Gender inequality, gender oppression and sexism are a violation of human rights. Gender inequality and sexism is a consequence of the power imbalance between men and women. A significant body of research exists on gender and education. Research on gender equality has commonly focused on boys and education, academic performance, masculinity studies, as well as identity formation of adolescent boys. With the emphasis on gender equality and the curriculum implementation, my interest was evoked in terms of engaging boys to achieve gender equality. Given that any work towards social justice requires working with both the oppressed and the oppressor to raise consciousness, identify and name oppression, improve and change attitudes and beliefs, much research on gender oppression and sexism has focused on girls’ experiences. In order to engage men and boys, we need to understand their perceptions of gender, gender equality and sexism and the extent to which they resist or entrench hegemonic masculinity and patriarchal positioning. While many studies focus on women and women’s movements to achieve gender equality, this study acknowledges the significant role that men and boys can play in achieving gender equality. Understanding boys’ perceptions and attitudes towards women and girls is crucial in adopting strategies to interrupt gender oppression. My aim in this study was therefore to investigate the attitudes, beliefs and perceptions of young men regarding gender, gender equality and sexism. Focusing on the role that men and boys can play in the achievement of gender equality will not only benefit women and girls, as well as men and boys, but also contribute effectively to the achievement of human rights and the promotion of democracy. I have adopted a qualitative approach to obtain a rich interpretation and description of the young men’s perceptions. This study concluded that while the majority of participants aligned themselves with the dominant discourse of masculinity, there were the minority divergent voices that valued alternative forms of masculinity. They valued equality for women and girls, and challenged both cultural and traditional norms, indicating a desire to relate to women and girls in non-oppressive ways. These voices need to be encouraged as a viable strategy to promote gender equality. / Thesis (M.Ed.)-University of KwaZulu-Natal, Pietermaritzburg, 2011.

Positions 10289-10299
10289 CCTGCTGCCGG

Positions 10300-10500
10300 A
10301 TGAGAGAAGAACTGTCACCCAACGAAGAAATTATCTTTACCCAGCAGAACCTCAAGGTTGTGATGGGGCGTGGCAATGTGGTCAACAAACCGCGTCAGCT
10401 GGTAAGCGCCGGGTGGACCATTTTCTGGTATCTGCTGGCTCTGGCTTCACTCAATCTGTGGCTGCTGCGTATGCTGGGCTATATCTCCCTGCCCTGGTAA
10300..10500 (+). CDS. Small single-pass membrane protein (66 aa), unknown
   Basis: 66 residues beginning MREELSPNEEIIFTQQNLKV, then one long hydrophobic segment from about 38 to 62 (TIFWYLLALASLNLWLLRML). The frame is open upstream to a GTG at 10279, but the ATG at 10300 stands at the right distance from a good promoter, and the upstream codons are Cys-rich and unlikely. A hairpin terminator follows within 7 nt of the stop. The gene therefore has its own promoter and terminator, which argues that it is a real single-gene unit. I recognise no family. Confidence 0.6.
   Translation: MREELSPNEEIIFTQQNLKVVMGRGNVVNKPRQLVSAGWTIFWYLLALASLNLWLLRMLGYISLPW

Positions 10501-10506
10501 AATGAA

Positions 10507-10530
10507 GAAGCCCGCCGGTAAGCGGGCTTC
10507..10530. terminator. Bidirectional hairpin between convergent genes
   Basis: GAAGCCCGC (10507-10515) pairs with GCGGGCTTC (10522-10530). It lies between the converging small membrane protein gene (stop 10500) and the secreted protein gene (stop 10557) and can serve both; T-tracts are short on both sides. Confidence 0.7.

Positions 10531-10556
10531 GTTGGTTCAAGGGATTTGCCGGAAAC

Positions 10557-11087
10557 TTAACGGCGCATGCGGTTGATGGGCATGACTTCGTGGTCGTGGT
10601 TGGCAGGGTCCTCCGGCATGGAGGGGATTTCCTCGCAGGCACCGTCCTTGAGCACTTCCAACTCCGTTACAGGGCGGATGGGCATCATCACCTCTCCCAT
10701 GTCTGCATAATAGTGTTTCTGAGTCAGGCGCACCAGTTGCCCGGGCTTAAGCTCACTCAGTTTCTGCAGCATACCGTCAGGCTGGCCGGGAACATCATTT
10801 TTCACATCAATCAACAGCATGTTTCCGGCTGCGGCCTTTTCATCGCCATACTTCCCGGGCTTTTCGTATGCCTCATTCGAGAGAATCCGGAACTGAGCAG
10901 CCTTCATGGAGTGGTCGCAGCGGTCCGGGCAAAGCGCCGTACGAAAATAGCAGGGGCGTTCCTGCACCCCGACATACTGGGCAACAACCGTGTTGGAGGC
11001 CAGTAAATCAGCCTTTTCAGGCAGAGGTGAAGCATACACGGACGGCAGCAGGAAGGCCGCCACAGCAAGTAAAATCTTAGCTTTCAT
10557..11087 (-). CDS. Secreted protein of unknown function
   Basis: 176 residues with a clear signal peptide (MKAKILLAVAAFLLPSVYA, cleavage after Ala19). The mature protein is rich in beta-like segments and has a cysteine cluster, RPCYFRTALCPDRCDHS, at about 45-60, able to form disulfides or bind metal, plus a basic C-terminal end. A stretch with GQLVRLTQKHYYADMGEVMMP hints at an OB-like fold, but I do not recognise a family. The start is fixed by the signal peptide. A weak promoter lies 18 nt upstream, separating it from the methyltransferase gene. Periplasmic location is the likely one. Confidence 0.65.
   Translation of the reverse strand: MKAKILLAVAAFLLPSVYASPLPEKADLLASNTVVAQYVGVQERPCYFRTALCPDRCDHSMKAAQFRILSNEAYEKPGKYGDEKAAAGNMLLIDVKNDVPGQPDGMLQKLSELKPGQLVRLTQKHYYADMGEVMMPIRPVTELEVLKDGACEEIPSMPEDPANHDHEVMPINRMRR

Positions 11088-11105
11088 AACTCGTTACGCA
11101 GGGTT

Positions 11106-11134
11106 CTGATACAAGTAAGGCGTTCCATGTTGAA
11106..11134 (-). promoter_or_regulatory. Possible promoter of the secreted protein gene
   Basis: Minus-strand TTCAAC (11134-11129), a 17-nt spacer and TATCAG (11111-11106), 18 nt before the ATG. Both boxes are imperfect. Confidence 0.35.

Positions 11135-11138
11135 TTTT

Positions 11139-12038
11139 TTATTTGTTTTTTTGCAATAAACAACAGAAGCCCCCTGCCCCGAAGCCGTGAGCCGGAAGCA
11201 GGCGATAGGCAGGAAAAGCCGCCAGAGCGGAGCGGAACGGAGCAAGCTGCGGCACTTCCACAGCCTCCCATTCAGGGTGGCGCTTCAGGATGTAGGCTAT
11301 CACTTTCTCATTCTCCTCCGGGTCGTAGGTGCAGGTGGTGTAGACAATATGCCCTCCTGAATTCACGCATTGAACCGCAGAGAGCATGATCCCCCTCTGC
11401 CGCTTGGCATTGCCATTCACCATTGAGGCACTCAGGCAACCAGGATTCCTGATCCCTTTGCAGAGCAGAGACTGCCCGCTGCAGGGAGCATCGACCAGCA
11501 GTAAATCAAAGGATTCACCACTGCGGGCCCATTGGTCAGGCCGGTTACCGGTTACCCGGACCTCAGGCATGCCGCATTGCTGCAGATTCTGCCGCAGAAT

Gender representation trends and relations at the United States Naval Academy

Lewis, Shannon FitzPatrick. 06 1900 (has links)